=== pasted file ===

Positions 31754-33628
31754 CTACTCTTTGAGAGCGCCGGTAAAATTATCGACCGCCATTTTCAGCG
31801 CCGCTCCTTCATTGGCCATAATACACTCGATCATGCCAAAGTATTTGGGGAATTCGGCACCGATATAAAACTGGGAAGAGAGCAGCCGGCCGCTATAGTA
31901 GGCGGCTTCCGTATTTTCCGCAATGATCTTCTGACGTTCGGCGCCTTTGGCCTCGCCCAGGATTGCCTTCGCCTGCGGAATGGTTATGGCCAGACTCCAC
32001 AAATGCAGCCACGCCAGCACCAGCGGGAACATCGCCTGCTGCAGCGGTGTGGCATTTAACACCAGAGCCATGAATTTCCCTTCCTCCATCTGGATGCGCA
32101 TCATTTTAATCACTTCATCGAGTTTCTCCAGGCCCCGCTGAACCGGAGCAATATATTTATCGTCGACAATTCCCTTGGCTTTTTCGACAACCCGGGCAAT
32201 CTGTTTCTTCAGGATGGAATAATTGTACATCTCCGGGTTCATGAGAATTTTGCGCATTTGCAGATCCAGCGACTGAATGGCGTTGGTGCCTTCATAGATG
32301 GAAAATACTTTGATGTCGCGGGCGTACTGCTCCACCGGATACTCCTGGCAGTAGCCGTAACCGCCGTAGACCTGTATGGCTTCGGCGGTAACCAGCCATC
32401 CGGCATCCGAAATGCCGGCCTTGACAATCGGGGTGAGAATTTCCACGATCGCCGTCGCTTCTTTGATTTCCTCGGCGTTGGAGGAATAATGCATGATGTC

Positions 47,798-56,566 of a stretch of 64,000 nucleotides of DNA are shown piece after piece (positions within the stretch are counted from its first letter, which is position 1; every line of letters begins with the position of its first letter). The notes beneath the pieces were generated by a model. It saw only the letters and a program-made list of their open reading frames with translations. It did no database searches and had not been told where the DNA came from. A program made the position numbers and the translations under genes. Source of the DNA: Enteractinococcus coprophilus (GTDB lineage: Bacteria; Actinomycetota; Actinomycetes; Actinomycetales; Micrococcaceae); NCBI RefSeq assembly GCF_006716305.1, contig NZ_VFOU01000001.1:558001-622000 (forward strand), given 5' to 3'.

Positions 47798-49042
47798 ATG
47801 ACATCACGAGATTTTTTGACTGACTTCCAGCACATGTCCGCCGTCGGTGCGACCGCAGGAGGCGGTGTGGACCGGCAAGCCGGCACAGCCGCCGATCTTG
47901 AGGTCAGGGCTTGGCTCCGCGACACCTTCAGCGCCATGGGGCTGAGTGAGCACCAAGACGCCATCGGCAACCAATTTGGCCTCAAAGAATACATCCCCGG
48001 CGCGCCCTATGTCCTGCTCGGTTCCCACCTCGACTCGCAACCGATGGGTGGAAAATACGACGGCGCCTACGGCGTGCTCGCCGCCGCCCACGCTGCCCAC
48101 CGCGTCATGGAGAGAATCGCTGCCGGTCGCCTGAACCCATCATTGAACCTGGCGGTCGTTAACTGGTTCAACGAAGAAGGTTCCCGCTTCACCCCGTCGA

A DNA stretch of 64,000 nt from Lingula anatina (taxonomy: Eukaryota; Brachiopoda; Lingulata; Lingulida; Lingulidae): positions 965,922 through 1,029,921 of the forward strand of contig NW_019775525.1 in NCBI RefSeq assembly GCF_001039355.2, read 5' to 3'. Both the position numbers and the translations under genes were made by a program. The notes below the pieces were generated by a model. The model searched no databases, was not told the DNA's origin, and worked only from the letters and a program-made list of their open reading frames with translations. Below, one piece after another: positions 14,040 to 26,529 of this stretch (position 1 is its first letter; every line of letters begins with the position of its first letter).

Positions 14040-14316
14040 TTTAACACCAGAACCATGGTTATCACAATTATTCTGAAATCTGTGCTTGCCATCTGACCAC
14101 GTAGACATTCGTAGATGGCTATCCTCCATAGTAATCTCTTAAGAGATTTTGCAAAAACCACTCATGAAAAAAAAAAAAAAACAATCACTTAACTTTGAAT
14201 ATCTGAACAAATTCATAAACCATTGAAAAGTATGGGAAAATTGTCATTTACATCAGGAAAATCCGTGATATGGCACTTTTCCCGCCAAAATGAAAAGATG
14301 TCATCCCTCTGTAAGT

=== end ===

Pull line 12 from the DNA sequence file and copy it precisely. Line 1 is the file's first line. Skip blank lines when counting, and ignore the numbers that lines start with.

47798 ATG